October 09, 2008

Thinking data publishing formats, again

Two years ago we were rebuilding AccuNurse and I had this idea we could expose all the data as REST resources. All access to the data, including from the webapp via AJAX, would be via GET/PUT/POST messages.

That architecture has a lot of benefits, but I didn't have enough experience with the architecture to design it properly nor time to learn as we went, particularly since we were rethinking an earlier version rather than straight-up rewriting it.[1]

So we fell back to a standard (in our company) Java web stack: Struts2 (then WebWork), Hibernate, Spring. It's okay, nothing special. It has the undervalued benefit of being easy to teach to new people and has a fairly straightforward execution path, so it's not difficult to debug when things blow up.

I figured the REST ideas would come back when we started integrating with other systems, primarily clinical software. In nursing homes these would be the systems that do billing, manage prescriptions and the medical record.

However, that's not the case. Such integration has been well-defined by HL7. And the summary data we export for reporting to Medicare/Medicaid already has integration paths defined (not as well defined, but good enough). Bummer.

But it's now popping up again. We're thinking about exposing much of our data for... some unspecified reason. It may be customer pull (e.g., "we want our data!") or partner pull (e.g., clinical partners interested in getting supporting data from us to fully populate electronic medical records).

Given such loose requirements and the amount of other work we have to do, my natural tendency is just to wait and see what happens. But I know in my bones that exposing our data in the right way can lead to immense utility that we can't even conceive right now.[2] And while being able to define how that's done is very powerful, being able to define how it's not done frees us from a great deal of future pain. (I'm not sure which is the greater motivator at this point.)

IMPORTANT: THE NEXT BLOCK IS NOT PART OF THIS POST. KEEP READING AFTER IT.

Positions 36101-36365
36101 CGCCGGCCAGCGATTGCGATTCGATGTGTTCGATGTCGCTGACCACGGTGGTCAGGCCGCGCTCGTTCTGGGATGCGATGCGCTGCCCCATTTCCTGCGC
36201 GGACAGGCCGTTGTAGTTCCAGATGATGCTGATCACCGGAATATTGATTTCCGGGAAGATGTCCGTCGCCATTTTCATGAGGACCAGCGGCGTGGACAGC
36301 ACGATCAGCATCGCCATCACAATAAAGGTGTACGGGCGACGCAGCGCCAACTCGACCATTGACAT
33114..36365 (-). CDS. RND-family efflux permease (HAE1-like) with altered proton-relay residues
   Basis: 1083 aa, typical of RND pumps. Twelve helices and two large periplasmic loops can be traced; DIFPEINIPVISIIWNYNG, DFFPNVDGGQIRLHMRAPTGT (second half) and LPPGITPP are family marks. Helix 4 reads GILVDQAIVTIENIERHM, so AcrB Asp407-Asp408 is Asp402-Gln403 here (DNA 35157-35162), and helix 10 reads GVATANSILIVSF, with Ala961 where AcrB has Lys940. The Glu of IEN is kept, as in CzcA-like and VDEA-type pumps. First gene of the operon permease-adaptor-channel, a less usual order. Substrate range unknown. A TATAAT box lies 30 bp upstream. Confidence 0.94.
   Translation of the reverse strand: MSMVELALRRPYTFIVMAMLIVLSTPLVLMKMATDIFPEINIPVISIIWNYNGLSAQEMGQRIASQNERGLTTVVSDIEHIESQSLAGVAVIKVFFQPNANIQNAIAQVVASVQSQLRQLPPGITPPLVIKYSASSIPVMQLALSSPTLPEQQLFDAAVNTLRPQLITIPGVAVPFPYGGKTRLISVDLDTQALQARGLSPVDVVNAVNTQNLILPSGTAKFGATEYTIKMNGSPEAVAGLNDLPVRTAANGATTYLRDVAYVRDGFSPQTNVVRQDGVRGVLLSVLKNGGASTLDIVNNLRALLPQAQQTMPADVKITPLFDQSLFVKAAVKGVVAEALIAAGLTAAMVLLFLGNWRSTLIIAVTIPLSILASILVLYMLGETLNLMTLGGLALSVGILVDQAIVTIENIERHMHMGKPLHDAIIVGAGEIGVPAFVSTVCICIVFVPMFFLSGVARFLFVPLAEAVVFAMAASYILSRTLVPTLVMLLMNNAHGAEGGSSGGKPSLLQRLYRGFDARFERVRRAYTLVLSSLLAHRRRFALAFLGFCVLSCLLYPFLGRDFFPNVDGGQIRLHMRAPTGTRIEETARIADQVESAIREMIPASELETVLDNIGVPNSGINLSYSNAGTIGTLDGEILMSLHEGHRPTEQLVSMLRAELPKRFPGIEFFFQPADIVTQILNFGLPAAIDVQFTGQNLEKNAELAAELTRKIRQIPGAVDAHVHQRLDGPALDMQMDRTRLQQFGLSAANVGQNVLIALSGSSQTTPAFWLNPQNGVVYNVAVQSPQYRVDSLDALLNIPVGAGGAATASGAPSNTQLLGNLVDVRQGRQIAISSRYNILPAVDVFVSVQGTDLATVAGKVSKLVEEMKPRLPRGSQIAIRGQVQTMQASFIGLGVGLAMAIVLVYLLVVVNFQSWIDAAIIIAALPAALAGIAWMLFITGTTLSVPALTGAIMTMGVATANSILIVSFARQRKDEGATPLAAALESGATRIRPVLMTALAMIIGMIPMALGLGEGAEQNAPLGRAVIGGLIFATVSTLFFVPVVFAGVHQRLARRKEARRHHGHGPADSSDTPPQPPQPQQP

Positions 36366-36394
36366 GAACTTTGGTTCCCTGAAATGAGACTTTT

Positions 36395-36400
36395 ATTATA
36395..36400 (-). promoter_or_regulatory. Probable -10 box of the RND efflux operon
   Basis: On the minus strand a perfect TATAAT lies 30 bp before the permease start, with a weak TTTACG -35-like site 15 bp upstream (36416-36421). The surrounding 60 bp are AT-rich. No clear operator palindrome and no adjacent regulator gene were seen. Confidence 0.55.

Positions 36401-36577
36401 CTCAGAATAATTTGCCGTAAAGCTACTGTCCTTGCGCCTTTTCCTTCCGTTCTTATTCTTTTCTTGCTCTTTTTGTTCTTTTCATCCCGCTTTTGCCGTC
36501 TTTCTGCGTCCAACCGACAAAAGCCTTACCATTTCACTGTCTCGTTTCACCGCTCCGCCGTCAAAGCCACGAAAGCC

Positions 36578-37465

But unless you've got scads of money and a large development team (we have neither), you simply cannot invest a huge amount of time and resources getting such a system up and running on these somewhat vague but powerful ideas, and secondary ones at that (our business model does not include to building a platform).

So getting something useful quickly working is A Big Deal. I don't know much about the choices in this area, but here's what I do know, with big overlaps among them:

  • Rolling your own. Always an option. Build on top of Restlet or JAX-RS, plus some resource-customizable search abilities. Need to define or reuse someone else's data format
  • GData: This is a generic data format, lots of tool support, plus other platforms like Salesforce use it. There is a flavor of GData for health information, but it's really for interacting with Google Health rather than defining a generic health data interchange format. (At least AFAICT.)
  • Atomserver: Looks like it sits on top of GData or any other format.
  • Abdera: Infrastructure behind Atomserver if baremetal needed.

For any of these it seems like there's a marshalling/unmarshalling layer needed, whether it's using XML, JSON, YAML, whatever. (Is this baked into GData?) And IME that's always a gigantic pain no matter what language you use. Maybe it's gotten better since the last time I looked?

Finally, I'm still a little fuzzy on how publishing large amounts of potentially rapidly changing data with Atom works, or at least how clients are expected to use it. Maybe I do understand it but it's just not that complicated, and all the examples (using blogs) just muddy the issue. This begs the question: Is there a niche for articles/blogposts about our sort of use?

A few references:

[1] Plus the REST infrastructure wasn't fully baked in the Java world -- Restlet was still in beta (though during my investigation I contributed some fixes and wrote a little demo app that circulated for a bit), and JAX-RS hadn't kicked off yet.

[2] You might insert standard Web 2.0 argument here. But these applications are internal to a nursing home or chain, and I'm not certain what traction we'd get as a mashup platform in such an environment. I think it can happen because there's a lot of useful information to be gleaned by the type of data we gather, but I don't know how many in the industry have the mindset to do so. Maybe if everyone went to Defrag that might change -- I hope to go next year.

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